The invention will now be explained more fully with reference to an example and to the diagrammatic FIG. 1. The fuel briquettes are fed from the bin 1 into the coking zone 2 of the shaft oven, in which they are heated to 870° C., and finally travel through the coke-cooling zone 3, from which they are withdrawn as a finished product at 150° C. The oven is heated with scavenging gases which are at a temperature of 1000° C. and which are made in the combustion chamber 4 and through the hot gas conduit 5 and the rooflike inlets 6 enter the fuel charge, which slowly descends in the shaft. The scavenging gas is produced from gas which is at a temperature of 500° C. and which is withdrawn from the coke-cooling zone 3 through the rooflike outlets 7 by a blower 8. Part of the gas from 8 is fed through line 15 to chamber 4 and is burned as burner together with preheated air from the heat exchanger 9 via line 17. Another part of the gas is introduced via line 16 as recycle gas into the rear portion of the combustion chamber 4 to control the hot gas temperature. In the present example the remaining hot cooling gas from 8 is used to preheat the air in heat exchanger 9. In this way, a large part of the sensible heat of the resulting coke is utilized in the coking process.
The cooling gas which has left the air preheater 9 is cooled in the scrubber 10. Coking gas which is at 35° C. and comes from the condensing plant 11 is then added to the cooled cooling gas from 10 and is subsequently recycled to the coke-cooling zone 3 by the blower 12. The rate at which coking gas is added from the condensing plant 11 to the cooling gas from 10 is suitably selected to correspond to the rate at which coking gas is withdrawn from the cycle via 8 to produce the scavenging gas in chamber 4.
The hot scavenging gas contains gasifying agents in the form of CO2 and steam, which are introduced in part by the coking gas withdrawn from the condensing plant 11 and in part are produced by the combustion in the combustion chamber 4. If the scavenging gas at 1000° C. is directly introduced into the shaft, the scavenging gas will be cooled and part of the coke will be consumed by gasification reactions so that the strength of the coke is reduced. In one embodiment of the invention, fuel dust collected from the hot coking gas is introduced at the inlet of the hot gas conduit 5 into the heated scavenging gas. To eliminate the gasification potential, dust must be introduced in an amount corresponding to 0.5 - 3% of the coke throughput. Part of this dust reacts with the gasifying agents during the travel to the rooflike inlets 6 for the hot gas, so that the latter is cooled to 900° C. and the gasification which would adversely affect the strength of the coke is anticipated.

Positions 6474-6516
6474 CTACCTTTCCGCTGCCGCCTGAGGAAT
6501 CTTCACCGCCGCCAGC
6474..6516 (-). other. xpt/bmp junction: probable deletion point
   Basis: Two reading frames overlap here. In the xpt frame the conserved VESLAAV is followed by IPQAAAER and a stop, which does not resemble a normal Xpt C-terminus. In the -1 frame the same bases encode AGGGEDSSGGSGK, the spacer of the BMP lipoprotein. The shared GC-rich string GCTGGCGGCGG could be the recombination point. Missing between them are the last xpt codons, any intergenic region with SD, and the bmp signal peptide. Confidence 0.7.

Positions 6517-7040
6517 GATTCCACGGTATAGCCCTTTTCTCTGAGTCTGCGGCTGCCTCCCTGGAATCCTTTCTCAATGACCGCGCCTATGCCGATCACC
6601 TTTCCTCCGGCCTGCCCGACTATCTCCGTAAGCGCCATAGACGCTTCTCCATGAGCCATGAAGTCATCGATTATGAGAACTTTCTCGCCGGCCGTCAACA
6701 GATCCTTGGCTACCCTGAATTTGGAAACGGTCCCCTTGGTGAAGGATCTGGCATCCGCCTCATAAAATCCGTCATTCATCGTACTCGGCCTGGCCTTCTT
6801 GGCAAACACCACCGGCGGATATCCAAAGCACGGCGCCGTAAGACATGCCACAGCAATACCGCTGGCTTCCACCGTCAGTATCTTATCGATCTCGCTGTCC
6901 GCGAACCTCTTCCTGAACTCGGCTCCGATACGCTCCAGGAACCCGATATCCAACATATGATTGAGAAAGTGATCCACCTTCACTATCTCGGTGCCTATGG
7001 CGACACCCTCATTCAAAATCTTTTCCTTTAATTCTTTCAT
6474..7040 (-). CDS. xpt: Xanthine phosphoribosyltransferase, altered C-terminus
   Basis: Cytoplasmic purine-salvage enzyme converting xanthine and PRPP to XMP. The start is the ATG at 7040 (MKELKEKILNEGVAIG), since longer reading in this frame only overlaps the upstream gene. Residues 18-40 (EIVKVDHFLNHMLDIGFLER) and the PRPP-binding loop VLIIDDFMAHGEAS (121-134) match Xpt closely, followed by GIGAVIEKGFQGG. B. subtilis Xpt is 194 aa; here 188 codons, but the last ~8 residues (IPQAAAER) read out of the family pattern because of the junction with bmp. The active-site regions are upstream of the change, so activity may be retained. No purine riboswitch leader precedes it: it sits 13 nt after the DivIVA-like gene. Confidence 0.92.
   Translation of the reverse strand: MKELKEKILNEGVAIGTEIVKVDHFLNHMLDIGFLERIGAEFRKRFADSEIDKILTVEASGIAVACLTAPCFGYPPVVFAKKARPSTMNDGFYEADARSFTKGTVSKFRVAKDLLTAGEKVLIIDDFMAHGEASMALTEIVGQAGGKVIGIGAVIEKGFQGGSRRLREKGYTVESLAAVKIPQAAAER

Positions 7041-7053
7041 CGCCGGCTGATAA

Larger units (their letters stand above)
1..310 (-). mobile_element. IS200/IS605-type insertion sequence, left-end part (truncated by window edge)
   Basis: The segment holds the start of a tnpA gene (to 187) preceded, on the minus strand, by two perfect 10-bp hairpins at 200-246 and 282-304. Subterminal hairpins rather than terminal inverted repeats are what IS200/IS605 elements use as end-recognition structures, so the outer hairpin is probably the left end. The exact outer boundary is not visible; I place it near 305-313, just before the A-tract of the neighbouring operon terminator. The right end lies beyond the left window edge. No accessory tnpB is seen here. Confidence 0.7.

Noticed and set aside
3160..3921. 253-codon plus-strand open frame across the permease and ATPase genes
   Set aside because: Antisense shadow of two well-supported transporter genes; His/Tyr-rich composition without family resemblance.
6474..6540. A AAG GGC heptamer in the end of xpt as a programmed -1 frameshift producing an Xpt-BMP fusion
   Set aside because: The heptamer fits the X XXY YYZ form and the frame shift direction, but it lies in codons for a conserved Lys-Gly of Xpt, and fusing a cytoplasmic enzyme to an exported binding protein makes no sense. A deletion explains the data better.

According to another embodiment of the invention, additional natural gas (CH4) is blown into the combustion chamber 4. This additional natural gas is partly cracked to form carbon black, part of which reacts with the gasifying agents. Good results will also be obtained if the natural gas (CH4) is added to the process at different locations, e.g., at the inlet of the hot gas conduit 5 or before the cooling gas blower 12.
The flow rate of the natural gas is selected so that a small excess of carbon black is produced. This surplus carbon black is entrained by the scavenging gases and carried into the shaft, where it is deposited on the lumps of coke. If the process is properly controlled, small amounts of coke will be found in some areas on the finished coke. It is not an object of the process according to the invention to produce a protective covering on each lump of coke.
If the carbonaceous material is supplied in the form of dust, it may be desirable to provide open-bottomed grates, e.g., in the form of the rooflike inlets 6 for introducing the hot scavenging gases into the charge. In this case, ash particles or only partly gasified dust cannot deposit in the grate.
The scrubber 13 serves to remove CO2 with the aid of suitable liquids, such as Alkazid process liquor or ethanolamine. The scrubber 14 serves to reduce the dew point by sprinkling with cooled water at, e.g., 4°-5° C. These scrubbers are not normally required.
The diagram in FIG. 1 may be modified in various respects. For instance, the preheating of the gas or air may be omitted or effected by othr means. Scrubbers may be used at different locations. These and other modifications may be adopted without departing from the invention. The process according to the invention may be basically applied also to the coking of fine-grained fuel.
The dust which is deposited in the collecting duct for the coking gas and/or the dust which has been removed from the coking gas by a cyclone are or is preferably added to the hot scavenging gas.